When preparing an electrical estimate, there are several things that you can do to the blueprints to speed up your material take-off. These will smooth the process of entering information into your electrical estimating software and increase the accuracy of your bid. First, take some time to review the blueprints before starting the take-off. Then consider using the following techniques:
Highlight key items - Always use the same color of highlight to mark areas that you have questions about(I prefer to use yellow). This will call your attention to it later, so you do not forget. You will cross it off when you find out the answer.
Mark all firewalls with a highlighter. When you do your material take-off and see that conduit must be run thru a firewall, you will include fire pads or fire putty. The same thing goes if there are outlets that are located in the firewall. You will include fire pads or fire putty on your take-off for outlets located in firewalls.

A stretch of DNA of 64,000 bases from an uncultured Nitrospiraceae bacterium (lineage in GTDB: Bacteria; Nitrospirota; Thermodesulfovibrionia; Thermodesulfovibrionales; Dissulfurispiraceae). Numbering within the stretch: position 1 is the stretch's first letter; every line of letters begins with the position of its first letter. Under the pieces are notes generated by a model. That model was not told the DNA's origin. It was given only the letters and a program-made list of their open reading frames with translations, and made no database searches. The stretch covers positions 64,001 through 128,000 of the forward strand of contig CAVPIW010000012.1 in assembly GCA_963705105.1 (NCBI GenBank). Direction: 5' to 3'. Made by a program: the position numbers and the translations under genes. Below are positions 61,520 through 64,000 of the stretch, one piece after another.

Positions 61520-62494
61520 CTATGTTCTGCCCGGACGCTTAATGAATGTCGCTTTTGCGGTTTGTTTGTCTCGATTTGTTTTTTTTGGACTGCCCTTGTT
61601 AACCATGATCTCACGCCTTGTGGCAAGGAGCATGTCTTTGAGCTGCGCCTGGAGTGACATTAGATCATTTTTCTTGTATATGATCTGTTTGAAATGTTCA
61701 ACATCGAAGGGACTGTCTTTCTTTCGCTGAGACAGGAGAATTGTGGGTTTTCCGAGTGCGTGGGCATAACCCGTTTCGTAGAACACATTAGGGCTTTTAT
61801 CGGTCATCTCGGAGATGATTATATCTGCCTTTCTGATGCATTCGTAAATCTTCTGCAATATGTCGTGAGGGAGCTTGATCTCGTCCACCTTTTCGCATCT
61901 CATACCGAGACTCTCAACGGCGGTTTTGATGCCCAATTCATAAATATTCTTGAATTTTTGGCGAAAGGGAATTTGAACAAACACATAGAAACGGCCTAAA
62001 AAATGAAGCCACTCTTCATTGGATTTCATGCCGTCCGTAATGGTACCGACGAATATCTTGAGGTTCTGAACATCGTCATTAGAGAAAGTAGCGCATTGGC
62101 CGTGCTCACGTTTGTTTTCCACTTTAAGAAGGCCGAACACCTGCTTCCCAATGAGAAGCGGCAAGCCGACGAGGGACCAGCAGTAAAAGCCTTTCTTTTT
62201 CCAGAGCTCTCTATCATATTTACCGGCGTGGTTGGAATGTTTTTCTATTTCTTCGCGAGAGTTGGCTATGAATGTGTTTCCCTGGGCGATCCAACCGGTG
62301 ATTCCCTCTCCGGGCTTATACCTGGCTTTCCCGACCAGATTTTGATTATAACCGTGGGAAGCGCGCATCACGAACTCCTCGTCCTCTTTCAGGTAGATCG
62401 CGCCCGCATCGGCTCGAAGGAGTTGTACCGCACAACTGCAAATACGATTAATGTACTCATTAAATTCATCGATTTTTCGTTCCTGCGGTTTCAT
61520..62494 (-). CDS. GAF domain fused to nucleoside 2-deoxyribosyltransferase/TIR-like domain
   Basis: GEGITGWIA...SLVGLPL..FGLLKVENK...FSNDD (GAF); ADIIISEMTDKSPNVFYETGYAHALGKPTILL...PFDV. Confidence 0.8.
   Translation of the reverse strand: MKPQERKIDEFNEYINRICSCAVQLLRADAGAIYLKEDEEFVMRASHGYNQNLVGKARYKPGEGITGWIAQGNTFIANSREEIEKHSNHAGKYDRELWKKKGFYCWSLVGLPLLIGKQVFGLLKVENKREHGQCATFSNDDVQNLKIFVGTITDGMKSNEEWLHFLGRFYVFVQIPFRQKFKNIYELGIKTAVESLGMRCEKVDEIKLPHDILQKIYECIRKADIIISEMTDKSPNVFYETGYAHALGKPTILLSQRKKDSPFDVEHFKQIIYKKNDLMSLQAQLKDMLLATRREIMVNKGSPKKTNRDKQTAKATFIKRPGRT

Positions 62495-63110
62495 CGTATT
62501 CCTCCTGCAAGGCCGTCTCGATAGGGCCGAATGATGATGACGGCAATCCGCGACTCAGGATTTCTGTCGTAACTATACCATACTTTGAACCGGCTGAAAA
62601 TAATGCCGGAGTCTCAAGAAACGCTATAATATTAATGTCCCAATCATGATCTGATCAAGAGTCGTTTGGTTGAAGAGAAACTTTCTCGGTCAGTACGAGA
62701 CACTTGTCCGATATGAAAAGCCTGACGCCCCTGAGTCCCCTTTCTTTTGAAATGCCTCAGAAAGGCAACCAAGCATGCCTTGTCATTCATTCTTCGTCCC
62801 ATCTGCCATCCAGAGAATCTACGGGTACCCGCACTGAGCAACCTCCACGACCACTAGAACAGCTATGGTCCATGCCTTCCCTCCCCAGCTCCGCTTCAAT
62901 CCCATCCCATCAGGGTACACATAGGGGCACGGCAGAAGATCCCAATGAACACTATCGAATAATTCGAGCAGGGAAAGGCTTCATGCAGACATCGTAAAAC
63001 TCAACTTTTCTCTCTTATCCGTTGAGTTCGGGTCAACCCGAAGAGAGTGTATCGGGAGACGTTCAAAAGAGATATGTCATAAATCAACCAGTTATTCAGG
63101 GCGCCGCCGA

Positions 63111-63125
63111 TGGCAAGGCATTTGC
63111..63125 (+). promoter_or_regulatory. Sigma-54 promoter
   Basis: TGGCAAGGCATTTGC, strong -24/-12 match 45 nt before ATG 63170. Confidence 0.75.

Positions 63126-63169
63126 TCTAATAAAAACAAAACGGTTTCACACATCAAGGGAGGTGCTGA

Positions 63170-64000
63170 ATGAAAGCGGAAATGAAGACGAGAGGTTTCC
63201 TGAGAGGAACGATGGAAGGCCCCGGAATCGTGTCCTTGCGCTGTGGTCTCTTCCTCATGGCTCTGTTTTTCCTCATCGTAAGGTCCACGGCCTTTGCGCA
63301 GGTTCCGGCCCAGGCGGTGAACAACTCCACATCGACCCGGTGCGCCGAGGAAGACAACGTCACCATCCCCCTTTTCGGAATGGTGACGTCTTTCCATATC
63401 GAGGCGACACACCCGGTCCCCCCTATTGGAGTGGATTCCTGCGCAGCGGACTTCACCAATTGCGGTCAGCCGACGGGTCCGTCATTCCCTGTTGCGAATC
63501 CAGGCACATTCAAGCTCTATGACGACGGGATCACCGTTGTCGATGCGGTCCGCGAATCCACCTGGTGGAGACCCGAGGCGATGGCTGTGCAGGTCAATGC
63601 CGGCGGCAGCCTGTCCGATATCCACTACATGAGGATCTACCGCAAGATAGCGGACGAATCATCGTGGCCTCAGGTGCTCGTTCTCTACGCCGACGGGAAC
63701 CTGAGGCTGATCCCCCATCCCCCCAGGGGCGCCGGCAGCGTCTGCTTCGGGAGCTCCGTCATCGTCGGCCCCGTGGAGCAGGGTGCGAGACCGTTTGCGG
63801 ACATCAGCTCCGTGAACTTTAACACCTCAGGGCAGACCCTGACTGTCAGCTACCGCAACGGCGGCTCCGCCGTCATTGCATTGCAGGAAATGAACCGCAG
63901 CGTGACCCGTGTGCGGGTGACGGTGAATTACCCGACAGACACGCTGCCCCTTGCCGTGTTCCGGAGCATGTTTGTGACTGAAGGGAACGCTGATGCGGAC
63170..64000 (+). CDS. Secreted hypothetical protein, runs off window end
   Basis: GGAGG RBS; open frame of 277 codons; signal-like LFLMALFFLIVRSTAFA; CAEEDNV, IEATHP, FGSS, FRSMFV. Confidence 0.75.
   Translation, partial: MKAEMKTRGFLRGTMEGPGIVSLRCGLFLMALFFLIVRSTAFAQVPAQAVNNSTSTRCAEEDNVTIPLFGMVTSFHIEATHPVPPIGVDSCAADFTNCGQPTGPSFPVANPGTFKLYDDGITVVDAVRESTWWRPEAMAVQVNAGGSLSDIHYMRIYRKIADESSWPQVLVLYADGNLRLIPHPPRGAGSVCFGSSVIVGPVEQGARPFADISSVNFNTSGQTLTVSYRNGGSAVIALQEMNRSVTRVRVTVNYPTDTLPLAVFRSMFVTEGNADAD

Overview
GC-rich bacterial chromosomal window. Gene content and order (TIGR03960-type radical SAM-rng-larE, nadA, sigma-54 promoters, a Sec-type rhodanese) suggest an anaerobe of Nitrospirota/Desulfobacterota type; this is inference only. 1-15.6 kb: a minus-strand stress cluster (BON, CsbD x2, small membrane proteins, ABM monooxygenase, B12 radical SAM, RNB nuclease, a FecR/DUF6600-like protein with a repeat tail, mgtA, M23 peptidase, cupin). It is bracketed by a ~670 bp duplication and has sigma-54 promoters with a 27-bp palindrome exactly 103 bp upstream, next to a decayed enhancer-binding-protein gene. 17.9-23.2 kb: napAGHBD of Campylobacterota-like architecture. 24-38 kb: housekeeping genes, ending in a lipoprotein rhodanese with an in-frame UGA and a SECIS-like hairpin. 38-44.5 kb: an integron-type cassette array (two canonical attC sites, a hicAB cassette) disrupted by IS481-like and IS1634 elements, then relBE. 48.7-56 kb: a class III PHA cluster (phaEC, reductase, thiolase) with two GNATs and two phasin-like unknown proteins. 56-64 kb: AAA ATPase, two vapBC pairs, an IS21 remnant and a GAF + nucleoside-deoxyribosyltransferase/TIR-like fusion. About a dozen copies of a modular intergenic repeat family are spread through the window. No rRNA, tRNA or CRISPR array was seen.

Highlight where conduits penetrate concrete walls or floors.
When you do your take-off, include core-drilling and fire calking or fire pads as necessary.
Verify scale - Verify that the scale noted on the plan legend is correct. Sometimes the scale on the plans is incorrect; the plans may have been reduced to ½ size, or shrunk to fit the paper size. A quick way to check the scale is to measure a door opening on the plan. Doors are generally 36” (3 feet) wide in commercial work. You can measure the 3-foot door opening and compare it to the scale noted.
Mark floors, walls and ceilings with notation of type of construction -
Example of floors: raised computer floor, concrete or wood deck.
Example of walls: block walls, concrete walls or drywall stud walls.
Example of ceilings: drywall, tile or drop ceilings.
When you do your take-off, you will know what type of boxes to use, including floor boxes (either frame, block or concrete boxes).
Number the pages on the plans - Before you take any blueprints apart, sequential number the plans (Use a magic marker and mark each page at the bottom right). Many architects and engineers use a coded plan numbering system that is not sequential. You cannot always determine if a plan sheet is missing once you have taken the plans apart by numbering in advance. You may even choose to note the page number of the blueprint on the take-off sheet in case you need to refer back to it when you are transferring information to your electrical estimating software. A plan sheet that is left out or missed can be a very costly mistake!
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